lecture_7_2x2

lecture_7_2x2 - Two Songs First One By Request"In Elliott...

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Announcements and Such Two Songs — First One By Request Elliott Smith : “In the Lost and Found” and “Somebody that I used to Know” from Figure 8 Paper topics for first essay have been posted Essays are due in 2 weeks (2/20) Some Suggestions on the Readings: Lectures usually cover all important issues in Audi So, reading time might be better spent on articles Except when I don’t get to all (Memory, Consc., etc ) Today: Reason (I of III) Back to a less hectic pace for awhile… Self-Evident Truths of Reason I So far, we’ve been talking about beliefs that are grounded in experiences of various kinds: perception, memory, introspection. We also have beliefs that are not grounded in experience, but rather come from reason . If John is taller than Jim, then Jim is shorter than John. All vixens are female. Either it’s raining or it’s not raining. Nothing is both red all over and green all over simultaneously. Our beliefs in these sorts of propositions are the subject of the next three lectures. Self-Evident Truths of Reason II These sorts of propositions are often described as being self-evident — without need of supporting evidence of their truth We’ll use “ p is a self -evident truth ” as: 1. If one adequately understands p , then — by virtue of that understanding — one is justified in believing that p. 2. If one believes that p on the basis of adequately understanding p — then one thereby knows that p . “Adequately” is rather strong here. The justification in (1) may be defeasible . Self-evident truths need not be obvious . Self-Evident Truths of Reason III We need not form beliefs regarding self- evident truths — even when we adequately understand them in accordance with (1). Understanding propositions requires understanding the concepts they involve: Understanding a concept C Objectually believing C to apply to o Propositionally believing that C applies to o One need not consult one’s experience of o (or even ponder the proposition that Co ) in order to understand a self-evident p ( Co ) . Normally, when one comes to understand such a p ( Co ), one believes and knows it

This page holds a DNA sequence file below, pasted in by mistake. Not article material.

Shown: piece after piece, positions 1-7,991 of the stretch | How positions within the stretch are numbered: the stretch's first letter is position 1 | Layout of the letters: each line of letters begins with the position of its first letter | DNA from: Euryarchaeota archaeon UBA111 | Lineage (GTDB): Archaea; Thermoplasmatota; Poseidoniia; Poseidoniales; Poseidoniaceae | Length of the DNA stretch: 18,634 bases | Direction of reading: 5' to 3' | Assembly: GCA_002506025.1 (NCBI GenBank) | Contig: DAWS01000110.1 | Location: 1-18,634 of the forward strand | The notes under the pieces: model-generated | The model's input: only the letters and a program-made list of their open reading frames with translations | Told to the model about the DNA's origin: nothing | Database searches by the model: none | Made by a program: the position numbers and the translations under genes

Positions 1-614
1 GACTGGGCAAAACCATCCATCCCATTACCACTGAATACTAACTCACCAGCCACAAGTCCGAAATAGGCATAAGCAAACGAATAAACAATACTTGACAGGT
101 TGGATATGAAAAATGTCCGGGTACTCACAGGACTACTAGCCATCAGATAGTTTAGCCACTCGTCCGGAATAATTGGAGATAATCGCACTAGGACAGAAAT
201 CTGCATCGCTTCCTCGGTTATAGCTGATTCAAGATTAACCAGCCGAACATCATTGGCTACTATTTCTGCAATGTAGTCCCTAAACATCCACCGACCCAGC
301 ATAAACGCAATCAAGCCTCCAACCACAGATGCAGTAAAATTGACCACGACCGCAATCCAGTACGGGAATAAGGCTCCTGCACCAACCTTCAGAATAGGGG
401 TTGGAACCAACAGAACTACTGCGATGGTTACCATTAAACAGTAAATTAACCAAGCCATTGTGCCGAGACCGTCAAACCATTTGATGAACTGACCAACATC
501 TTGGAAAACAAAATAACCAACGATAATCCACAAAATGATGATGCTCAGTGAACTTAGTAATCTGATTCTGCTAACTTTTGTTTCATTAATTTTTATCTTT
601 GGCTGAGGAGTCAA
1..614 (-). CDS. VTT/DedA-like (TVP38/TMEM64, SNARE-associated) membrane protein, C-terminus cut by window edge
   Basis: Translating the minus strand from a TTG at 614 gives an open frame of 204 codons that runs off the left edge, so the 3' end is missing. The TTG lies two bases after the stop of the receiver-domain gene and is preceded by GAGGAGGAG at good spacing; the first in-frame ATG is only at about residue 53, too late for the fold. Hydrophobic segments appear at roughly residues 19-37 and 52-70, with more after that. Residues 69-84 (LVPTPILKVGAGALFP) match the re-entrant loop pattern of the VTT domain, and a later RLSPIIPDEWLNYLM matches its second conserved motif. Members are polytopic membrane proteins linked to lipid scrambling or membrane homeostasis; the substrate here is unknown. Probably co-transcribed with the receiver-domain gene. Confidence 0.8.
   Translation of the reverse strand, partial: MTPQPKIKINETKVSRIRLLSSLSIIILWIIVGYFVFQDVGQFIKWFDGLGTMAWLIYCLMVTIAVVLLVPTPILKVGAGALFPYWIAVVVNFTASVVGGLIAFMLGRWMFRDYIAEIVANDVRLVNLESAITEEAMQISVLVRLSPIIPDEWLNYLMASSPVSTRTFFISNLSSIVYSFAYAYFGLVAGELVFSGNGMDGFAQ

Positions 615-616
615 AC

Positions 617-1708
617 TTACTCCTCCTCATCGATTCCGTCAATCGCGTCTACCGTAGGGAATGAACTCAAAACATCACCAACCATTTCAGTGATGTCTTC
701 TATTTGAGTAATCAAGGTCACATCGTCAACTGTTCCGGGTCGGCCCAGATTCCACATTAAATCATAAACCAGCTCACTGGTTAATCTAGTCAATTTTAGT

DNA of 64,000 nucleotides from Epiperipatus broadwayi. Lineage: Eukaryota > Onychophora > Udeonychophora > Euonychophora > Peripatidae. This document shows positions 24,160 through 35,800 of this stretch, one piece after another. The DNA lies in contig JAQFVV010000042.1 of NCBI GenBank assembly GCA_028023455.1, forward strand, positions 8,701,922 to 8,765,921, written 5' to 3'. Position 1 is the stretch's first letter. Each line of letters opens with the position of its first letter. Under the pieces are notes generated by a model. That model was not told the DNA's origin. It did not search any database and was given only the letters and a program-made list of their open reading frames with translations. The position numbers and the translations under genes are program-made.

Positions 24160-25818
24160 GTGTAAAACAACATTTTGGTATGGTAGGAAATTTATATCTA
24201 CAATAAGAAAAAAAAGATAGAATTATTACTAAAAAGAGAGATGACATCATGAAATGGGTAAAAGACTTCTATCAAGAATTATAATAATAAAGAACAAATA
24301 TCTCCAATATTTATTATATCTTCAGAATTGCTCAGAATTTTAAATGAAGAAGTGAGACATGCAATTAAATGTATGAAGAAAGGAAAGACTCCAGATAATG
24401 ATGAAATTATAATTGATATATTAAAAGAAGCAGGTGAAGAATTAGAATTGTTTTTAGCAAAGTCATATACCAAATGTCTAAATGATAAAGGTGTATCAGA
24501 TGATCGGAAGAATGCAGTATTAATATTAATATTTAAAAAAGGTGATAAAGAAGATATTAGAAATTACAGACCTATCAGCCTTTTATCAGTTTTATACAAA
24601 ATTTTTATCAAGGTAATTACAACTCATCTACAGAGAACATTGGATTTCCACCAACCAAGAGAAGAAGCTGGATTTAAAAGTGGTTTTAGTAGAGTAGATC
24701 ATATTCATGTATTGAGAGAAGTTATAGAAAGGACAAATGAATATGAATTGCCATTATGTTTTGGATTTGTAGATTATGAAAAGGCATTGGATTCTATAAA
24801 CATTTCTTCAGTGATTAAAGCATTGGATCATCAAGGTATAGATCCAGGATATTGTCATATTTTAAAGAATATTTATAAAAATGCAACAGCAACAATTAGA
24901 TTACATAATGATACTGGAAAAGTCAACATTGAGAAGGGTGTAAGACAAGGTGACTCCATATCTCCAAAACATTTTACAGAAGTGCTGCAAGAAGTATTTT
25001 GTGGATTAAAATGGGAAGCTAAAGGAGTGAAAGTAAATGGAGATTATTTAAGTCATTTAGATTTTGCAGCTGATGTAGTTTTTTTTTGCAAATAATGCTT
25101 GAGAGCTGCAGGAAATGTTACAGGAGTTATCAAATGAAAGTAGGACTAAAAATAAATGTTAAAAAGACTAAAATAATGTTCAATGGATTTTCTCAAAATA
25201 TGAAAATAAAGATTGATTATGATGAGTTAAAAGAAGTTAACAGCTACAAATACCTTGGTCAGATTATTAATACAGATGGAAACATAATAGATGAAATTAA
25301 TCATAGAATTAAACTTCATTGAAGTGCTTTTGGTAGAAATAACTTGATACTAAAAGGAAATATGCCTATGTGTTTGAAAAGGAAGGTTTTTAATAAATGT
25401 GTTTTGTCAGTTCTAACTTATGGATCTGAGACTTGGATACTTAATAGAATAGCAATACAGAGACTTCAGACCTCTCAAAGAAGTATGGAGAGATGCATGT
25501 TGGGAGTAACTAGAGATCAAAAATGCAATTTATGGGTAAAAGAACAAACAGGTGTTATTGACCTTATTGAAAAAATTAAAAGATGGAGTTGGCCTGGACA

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Self-Evident Truths of Reason IV The crucial thing about self-evident beliefs is that they are epistemically immediate not based on inference or further evidence Traditionally, self-evident truths have been thought to have other important properties: truths of reason : truths knowable by reason alone w/out sense experience necessary truths : there are no conceivable circumstances in which they are false Note: If a proposition is neither necessarily true nor necessarily false, it is contingent . Next, we’ll think more about
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lecture_7_2x2 - Two Songs First One By Request"In Elliott...

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